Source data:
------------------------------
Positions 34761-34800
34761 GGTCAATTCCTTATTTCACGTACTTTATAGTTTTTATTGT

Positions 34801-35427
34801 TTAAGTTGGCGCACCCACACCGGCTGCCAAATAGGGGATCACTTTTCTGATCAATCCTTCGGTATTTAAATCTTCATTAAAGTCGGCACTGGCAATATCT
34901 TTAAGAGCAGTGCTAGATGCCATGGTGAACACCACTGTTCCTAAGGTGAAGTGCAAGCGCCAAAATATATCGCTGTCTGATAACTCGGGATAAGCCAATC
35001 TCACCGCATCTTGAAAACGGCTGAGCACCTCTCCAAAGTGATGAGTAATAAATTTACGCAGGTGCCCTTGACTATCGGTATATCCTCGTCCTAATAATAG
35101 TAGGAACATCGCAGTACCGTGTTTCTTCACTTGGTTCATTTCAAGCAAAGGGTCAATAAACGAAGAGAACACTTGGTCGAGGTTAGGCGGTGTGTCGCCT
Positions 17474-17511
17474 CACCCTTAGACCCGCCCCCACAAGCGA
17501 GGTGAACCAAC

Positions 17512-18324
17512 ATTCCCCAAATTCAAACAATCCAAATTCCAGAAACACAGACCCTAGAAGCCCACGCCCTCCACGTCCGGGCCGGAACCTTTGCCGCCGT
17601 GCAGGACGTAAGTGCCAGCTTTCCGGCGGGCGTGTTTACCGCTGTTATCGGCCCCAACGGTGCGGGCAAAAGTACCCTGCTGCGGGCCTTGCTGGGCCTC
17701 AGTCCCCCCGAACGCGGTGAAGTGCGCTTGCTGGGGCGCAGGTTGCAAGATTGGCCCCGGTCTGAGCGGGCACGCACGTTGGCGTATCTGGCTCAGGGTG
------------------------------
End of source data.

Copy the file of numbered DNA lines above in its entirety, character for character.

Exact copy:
Positions 34761-34800
34761 GGTCAATTCCTTATTTCACGTACTTTATAGTTTTTATTGT

Positions 34801-35427
34801 TTAAGTTGGCGCACCCACACCGGCTGCCAAATAGGGGATCACTTTTCTGATCAATCCTTCGGTATTTAAATCTTCATTAAAGTCGGCACTGGCAATATCT
34901 TTAAGAGCAGTGCTAGATGCCATGGTGAACACCACTGTTCCTAAGGTGAAGTGCAAGCGCCAAAATATATCGCTGTCTGATAACTCGGGATAAGCCAATC
35001 TCACCGCATCTTGAAAACGGCTGAGCACCTCTCCAAAGTGATGAGTAATAAATTTACGCAGGTGCCCTTGACTATCGGTATATCCTCGTCCTAATAATAG
35101 TAGGAACATCGCAGTACCGTGTTTCTTCACTTGGTTCATTTCAAGCAAAGGGTCAATAAACGAAGAGAACACTTGGTCGAGGTTAGGCGGTGTGTCGCCT
Positions 17474-17511
17474 CACCCTTAGACCCGCCCCCACAAGCGA
17501 GGTGAACCAAC

Positions 17512-18324
17512 ATTCCCCAAATTCAAACAATCCAAATTCCAGAAACACAGACCCTAGAAGCCCACGCCCTCCACGTCCGGGCCGGAACCTTTGCCGCCGT
17601 GCAGGACGTAAGTGCCAGCTTTCCGGCGGGCGTGTTTACCGCTGTTATCGGCCCCAACGGTGCGGGCAAAAGTACCCTGCTGCGGGCCTTGCTGGGCCTC
17701 AGTCCCCCCGAACGCGGTGAAGTGCGCTTGCTGGGGCGCAGGTTGCAAGATTGGCCCCGGTCTGAGCGGGCACGCACGTTGGCGTATCTGGCTCAGGGTG